Illumina Takes the Lead in Human Genome Project

by: Prohost Biotech

In June 2009, Illumina (NASDAQ:ILMN) announced the launch of its individual genome sequencing service. The service is built around physician-patient consultation, with a physician’s order required to initiate the process. Sequencing is performed in Illumina’s CLIA-certified, CAP-accredited laboratory, following a rigorous process that focuses on physician involvement, patient privacy and data quality. The news was big, but what makes such milestones in the medical fields achievable is individuals’ serious consideration, which is possible only through offering them explanation of the purpose of the newly suggested process. In the case of individual genome sequencing (IGS), individuals should know more about sequencing, its purpose, the results and the impact on their protection and treatment, in case they are diagnosed with a sickness. In the June 2009 announcement of the sequencing service, Illumina was not crystal clear on both the clinical utility of the sequencing and its cost.

Friday, Illumina announced the price of IGS. The details of the clinical utility of the sequencing is mostly left for physicians to elaborate on, as they are the decision makers with regard to IGS. The price decided upon is $19,500 for individual genome sequencing service and $14,500 per genome for groups of five or more participants using the same physician. In other words, to help lower the cost for clients, a physician can order five genome sequencings at a time, thus saving $5000 for each individual. This is not all. For patients who suffer from serious medical conditions for whom IGS could provide potential direct clinical value the cost will be $9,500 per genome. In all cases, the service requires individuals to follow Illumina’s physician-mediated process, which involves pre-service consultation, consent, and a seven-day cooling off period, with final genome data returned to the physician.

There is no doubt that the announced price of IGS service, especially for disease-threatened patients, helps open the door to a new era where the diagnostic procedures will not only diagnose the pathology, but also its origin, i.e., the root-cause of the disease. Also, the new cost, $9,500, will definitely be a factor in making things happen. This price is much lower than the $25,000 suggested in the past. This step will open the door to therapeutics and therapeutic procedures through emerging technologies such as gene editing through antisense and RNA interference (RNAi, microRNAi and gene switching). Serious biotech companies specializing in these disciplines include ISIS, which uses its antisense products for gene-editing, in addition to its microRNA technology developed through Regulus Therapeutics, a company it established through a joint venture with Alnylam (NASDAQ:ALNY), which also specializes in RNA interference technology. Other firms include RXI Pharmaceuticals (NASDAQ:RXII), which also specializes in the same.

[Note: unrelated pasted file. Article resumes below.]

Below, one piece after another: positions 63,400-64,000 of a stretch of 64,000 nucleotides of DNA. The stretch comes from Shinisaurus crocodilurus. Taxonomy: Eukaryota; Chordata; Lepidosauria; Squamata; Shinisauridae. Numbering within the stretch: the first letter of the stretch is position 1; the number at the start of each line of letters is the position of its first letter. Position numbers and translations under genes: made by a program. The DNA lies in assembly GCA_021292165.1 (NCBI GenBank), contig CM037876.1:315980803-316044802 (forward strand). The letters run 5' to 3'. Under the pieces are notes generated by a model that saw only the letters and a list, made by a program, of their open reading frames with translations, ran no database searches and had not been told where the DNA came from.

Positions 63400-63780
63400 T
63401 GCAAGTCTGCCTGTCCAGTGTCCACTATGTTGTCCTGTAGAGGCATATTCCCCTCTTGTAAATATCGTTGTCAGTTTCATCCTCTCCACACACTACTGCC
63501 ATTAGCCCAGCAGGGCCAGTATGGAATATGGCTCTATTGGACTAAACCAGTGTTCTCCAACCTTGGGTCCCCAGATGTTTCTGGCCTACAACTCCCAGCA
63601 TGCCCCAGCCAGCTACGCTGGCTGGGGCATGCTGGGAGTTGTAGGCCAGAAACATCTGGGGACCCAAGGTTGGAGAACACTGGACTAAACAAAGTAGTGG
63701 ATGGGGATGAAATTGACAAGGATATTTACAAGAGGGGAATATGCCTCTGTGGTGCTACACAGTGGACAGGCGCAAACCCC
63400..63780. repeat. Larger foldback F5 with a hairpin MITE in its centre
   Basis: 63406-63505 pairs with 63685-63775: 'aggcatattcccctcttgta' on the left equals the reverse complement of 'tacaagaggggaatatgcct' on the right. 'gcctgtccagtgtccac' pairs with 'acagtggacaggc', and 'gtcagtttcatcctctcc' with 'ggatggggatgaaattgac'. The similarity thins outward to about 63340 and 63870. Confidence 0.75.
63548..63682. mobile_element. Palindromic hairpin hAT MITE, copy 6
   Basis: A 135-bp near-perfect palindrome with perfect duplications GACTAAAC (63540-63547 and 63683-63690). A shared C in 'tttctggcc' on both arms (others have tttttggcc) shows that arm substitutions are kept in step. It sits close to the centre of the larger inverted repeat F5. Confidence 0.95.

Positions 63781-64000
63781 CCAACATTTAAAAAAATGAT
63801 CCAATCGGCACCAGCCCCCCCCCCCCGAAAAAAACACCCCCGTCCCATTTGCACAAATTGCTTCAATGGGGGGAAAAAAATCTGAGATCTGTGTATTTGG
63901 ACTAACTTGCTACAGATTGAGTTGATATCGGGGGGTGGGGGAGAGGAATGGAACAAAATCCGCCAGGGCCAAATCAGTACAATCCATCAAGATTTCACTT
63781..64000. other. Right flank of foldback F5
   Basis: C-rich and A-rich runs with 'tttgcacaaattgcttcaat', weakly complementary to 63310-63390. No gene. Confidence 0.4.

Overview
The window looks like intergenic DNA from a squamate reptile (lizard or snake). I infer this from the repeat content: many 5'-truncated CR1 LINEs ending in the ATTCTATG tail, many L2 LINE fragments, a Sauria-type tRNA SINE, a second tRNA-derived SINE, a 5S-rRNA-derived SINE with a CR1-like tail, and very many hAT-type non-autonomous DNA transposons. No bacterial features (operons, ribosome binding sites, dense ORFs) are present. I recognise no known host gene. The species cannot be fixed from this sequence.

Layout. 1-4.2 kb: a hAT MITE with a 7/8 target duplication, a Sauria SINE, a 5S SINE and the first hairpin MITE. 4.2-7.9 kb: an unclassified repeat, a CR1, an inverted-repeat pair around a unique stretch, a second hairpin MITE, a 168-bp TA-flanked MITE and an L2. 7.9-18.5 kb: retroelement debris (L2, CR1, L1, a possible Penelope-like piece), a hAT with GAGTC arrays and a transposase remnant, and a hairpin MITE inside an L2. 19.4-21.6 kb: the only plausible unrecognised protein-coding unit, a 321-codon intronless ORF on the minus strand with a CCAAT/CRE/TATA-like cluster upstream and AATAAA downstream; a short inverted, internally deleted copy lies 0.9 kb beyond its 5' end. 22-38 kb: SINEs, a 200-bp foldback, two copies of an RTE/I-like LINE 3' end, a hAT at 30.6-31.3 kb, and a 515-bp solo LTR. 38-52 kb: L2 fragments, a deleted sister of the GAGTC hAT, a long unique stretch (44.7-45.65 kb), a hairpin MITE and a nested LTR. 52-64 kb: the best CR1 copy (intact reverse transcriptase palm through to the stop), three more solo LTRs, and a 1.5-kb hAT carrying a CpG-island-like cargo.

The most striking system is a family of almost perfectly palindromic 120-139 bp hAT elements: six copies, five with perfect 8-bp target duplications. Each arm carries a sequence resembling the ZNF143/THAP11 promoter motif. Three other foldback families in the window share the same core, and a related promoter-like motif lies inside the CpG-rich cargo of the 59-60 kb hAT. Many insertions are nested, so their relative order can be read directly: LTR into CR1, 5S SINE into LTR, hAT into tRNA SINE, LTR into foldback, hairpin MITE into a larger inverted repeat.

We expect the price of individual genome sequencing to further drop through more technological advancements, which have been a major factor in driving the cost down in the first place. The lowering of the price will definitely lead to an increase in the number of individual genome sequences, which will be compared to those of the public databases being populated by academia. The content of the databases will be enriched and the entire field accelerated. That’s what Illumina believes would be the case. Moreover, Illumina intends to create the World Genome Registry, a web-based resource for those who have been sequenced to record the date they were sequenced, at what coverage and with which technology platform. This web site will keep the consumer genetics community updated on the current global numbers and status of whole-genome human sequences being generated. The company intends to create this resource and then turn it over to the community once it is established.

Illumina’s service provides valuable information regarding individual genetic makeup. Although curiosity could be a driven motive for some people to ask for sequencing their genomes, a good motive should be health-driven such as existing illnesses or family history of diseases. Once the sequencing has been completed, geneticist physicians and the patients’ physicians will review the results and help the individual formulate an action plan, which may include ordering more clinical tests to further investigate the health concerns. Once found vulnerable to developing a disease, or sick, patients will have the chance to receive much better protective and preventive measures, or, in case of sicknesses, the treatments that work for, not against, their genetic constructs. That’s why we reiterate that the biotech firms specialized in genomics are the heart of the biotechnology industry. We expect more from the genomics group and we definitely expect much more from Illumina.

Disclosure: No position.